The 4 Major Factors That Fuel Religious Fundamentalism

I have a mantra on life that I wish to share with you, dear reader. Ignorance restricts and breeds hatred and extremism; while knowledge liberates, and breeds compassion and understanding. Fundamentalism stems from ignorance, and thus only breeds negativity. It is a venomous disease that kills positivity and growth, and needs to be identified and cured, on a very personal level.

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As a Muslim, who in his earlier days had adopted quite a fundamentalist approach, I have come a long way by internalizing a basic yet painful truth: I definitely do not have all the answers, hence different point of views are not only necessary for my own growth and evolution (which to me, is the prime purpose of life) but also that respecting diversity is the only solution of progress and co-existence. I have come to realize that only those who hold a shallow outlook are afraid of diversity in thought, for it threatens ungrounded and un-researched prejudices and beliefs. Bertrand Russell, very wisely, puts it as:

“The whole problem with the world is that fools and fanatics are always so certain of themselves, and wiser people so full of doubts.”

  1. Lack of independent study and exposure to different schools of thought

In my humble opinion, the biggest factor of fundamentalism and dogmatism is that most people do not critically examine the philosophy on life they profess to accept and believe in. Naively believing whatever is told to them by their family/friends and scholars, they lack the exposure to different schools of thought that has the tendency of humbling one’s self down. So, when a blind belief is threatened by an opposing point of view, such people, unable to prove their point by reasoning, resort to insults and bad language; or in extreme cases, resort to violence in order to protect that belief and to gain a feeling of supremacy and self-worth. This, in medical terms, is also known as cognitive dissonance.

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  1. Inconsistency in approach

Whether it be theism or atheism, dogmatism and fundamentalism exists on both sides of the coin. This is a bitter truth that I’ve observed over the years. One would expect atheists and “progressive religionists” to be more open-minded towards those who differ from their perspective, but this unfortunately is not the case with all of them. Ironically, they become what they detest the most: hardliner preachers of their “religion”, looking down upon anyone and everyone who differs. Of course, I do not mean to imply that every atheist or theist behaves like that, which brings me to my next point: avoiding generalizations.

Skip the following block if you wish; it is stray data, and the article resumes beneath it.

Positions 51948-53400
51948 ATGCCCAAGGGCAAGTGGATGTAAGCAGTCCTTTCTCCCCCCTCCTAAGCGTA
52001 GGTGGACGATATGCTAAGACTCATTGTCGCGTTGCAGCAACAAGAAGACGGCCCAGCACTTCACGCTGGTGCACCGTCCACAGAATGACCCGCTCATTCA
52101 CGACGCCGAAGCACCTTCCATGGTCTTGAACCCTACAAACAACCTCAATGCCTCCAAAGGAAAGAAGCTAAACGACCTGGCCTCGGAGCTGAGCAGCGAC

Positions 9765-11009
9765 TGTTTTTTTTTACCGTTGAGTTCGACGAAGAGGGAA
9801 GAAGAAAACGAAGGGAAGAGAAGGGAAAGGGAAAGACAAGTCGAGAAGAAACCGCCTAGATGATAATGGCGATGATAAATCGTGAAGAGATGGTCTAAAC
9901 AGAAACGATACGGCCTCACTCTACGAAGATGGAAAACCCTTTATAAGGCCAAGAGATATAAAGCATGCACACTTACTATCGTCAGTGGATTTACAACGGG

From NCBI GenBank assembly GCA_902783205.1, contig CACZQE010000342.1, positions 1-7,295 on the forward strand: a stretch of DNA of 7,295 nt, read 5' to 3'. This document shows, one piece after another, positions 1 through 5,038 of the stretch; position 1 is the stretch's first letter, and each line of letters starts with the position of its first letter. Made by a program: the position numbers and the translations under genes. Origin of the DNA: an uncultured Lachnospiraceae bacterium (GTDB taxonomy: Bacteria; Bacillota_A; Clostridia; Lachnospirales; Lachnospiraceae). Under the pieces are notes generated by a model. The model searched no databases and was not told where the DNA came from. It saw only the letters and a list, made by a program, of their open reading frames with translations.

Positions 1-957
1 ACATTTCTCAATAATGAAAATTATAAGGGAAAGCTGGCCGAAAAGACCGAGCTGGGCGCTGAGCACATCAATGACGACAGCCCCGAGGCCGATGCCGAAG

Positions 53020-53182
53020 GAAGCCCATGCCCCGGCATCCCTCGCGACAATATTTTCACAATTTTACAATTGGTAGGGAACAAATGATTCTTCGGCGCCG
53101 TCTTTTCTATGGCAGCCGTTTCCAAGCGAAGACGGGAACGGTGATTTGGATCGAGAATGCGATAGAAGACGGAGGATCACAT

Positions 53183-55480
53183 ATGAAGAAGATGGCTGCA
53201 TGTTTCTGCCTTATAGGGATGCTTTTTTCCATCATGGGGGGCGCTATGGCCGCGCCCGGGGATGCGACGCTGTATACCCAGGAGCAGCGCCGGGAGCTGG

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  1. Generalizations and thinking in absolutes

Generalizations play a key role in fundamentalism and dogmatism: All Muslims are terrorists. All atheists are proud and arrogant. All Shias are Kafirs. Every black person is a thug; every white person a racist. Fundamentalists perceive everything in a black and white manner, refusing – or simply uninterested- to observe the many shades of grey within. This, again, brings me back to my point: exposure! The more you are exposed to a diversity of people: their way of living, their way of thinking, their way of worshiping (or the lack thereof), the more you broaden your mind and cease thinking in absolutes.

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  1. Possessing the key to “the sole truth”

Religionists are brought up believing that their path to God is the “only” correct path worthy of salvation, and this brainwashing turns some (if not most) of them into bigots. Atheists believe that atheism is the “only” rational approach, and this brainwashing turns some (if not most) of them into bigots. What needs to be eliminated is the personal belief of having a monopoly on truth, even the idea of there being a sole truth out there. But it’s challenging – it’s challenging because having a monopoly on truth and looking down upon others is a great boost for the ego and a major source of self-worth for some. In addition, this feeling of superiority due to having the key to “the truth” may well be the most defining part of their personality, making it even harder for them to abolish this self-centered belief.

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However, sincere people in all walks of life eventually realize the need for pluralism and tolerance. A sincere person analyzes the contradictions in his own approach and works on continually reforming himself, instead of always finding faults with others. A sincere person strives for consistency in approach. If he detests something in others, he makes it incumbent upon himself that that negative trait is not a part of his own personality. And when he does this, he automatically becomes more tolerant, more compassionate, more humble, and above all, he is able to acquire peace within himself which ultimately is the prime purpose of any philosophy on life. All in all, he is more interested in his own evolution instead of proving others wrong.

As Gandhi said, be the change you wish to see in the world!

 

Related article: United Sects of Islam: A different perspective on unity and sectarianism

 

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